Pride Network hosted its second-annual X Agenda this past Saturday with guest speaker and poet Danez Smith.
The event lasted about an hour and half, beginning with an open mic for any member of Pride or the spoken word group No Disclaimers to perform.
For the remainder of the time, Smith spoke, recited, and answered questions in an inspirational and informal manner.
“You can’t have bravado and feelings at the same time,” Smith said in response to a question, highlighting the elimination of ego when sharing poetry.
He also tried to explain what he feels being a poet means: “If you can’t say, ‘I feel X,’ you can show it through images.”
Smith is a queer African-American poet from Minnesota with a background in slam poetry. He has published three works of poetry: “Don’t Call Us Dead” (published by Graywolf Press in 2017), “Black Movie” (published by Button Poetry in 2015), and “[insert] boy” (published by YesYes Books in 2014).
Pride Network had purchased a number of each of these works and gave them to the attendees of the event, who also had the opportunity to get them signed at its end.
Danez mostly recited from “Don’t Call Us Dead,” his most recent work, which discusses police brutality and the struggle of African Americans and queer people in today’s world as well as identity struggles related to HIV. But he also brought a large, black, and well-loved (duct-taped and battered) journal full of papers with more recent and unpublished poems he felt needed to be shared.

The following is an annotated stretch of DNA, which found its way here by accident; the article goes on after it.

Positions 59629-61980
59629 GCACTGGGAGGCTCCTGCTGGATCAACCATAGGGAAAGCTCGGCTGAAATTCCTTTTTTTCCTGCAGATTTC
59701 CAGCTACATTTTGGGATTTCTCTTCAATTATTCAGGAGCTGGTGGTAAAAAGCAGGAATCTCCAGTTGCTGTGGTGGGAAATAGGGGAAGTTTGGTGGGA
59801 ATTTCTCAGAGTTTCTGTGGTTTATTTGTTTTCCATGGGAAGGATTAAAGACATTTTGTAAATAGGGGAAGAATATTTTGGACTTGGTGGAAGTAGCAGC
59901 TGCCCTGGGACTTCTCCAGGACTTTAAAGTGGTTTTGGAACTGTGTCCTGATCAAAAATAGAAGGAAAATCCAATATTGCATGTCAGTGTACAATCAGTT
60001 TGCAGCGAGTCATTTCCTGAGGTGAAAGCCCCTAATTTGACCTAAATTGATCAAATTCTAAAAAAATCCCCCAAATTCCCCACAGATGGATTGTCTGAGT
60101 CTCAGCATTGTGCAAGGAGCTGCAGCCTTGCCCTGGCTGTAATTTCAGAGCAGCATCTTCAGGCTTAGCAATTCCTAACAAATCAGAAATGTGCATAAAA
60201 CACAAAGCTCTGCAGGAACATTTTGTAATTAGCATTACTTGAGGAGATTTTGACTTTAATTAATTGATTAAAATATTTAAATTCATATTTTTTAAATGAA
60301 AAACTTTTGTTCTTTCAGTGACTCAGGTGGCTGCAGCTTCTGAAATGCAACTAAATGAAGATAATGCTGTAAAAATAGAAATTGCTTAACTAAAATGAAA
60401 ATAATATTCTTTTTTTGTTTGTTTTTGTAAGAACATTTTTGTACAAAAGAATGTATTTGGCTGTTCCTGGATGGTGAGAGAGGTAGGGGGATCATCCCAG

What seemed to resonate most with the intimate group of 20 or so people was the relatability of each poem and the way he recited each piece. He recited one poem called “Dogs,” which had 22 parts and was well received by the attendees. Many of his poems come in parts or waves, all having to do with the same message but shown through numerous perspectives.
Danez is a member of both the Dark Noise Collective and a podcast by the Poetry Foundation of Postloudness. He is also the recipient of the Lambda Literary Award for Gay Poetry and the Kate Tufts Discovery Award.
During the open mic portion, the poems recited covered African-American feminism versus white feminism, Icarus, past hauntings, life after sexual assault, and transgender identity. The final poem worked as an extension to the biblical seven days of creation — days eight through 11 showed how the wonderfulness of the world would be stripped away with the violence and war of today.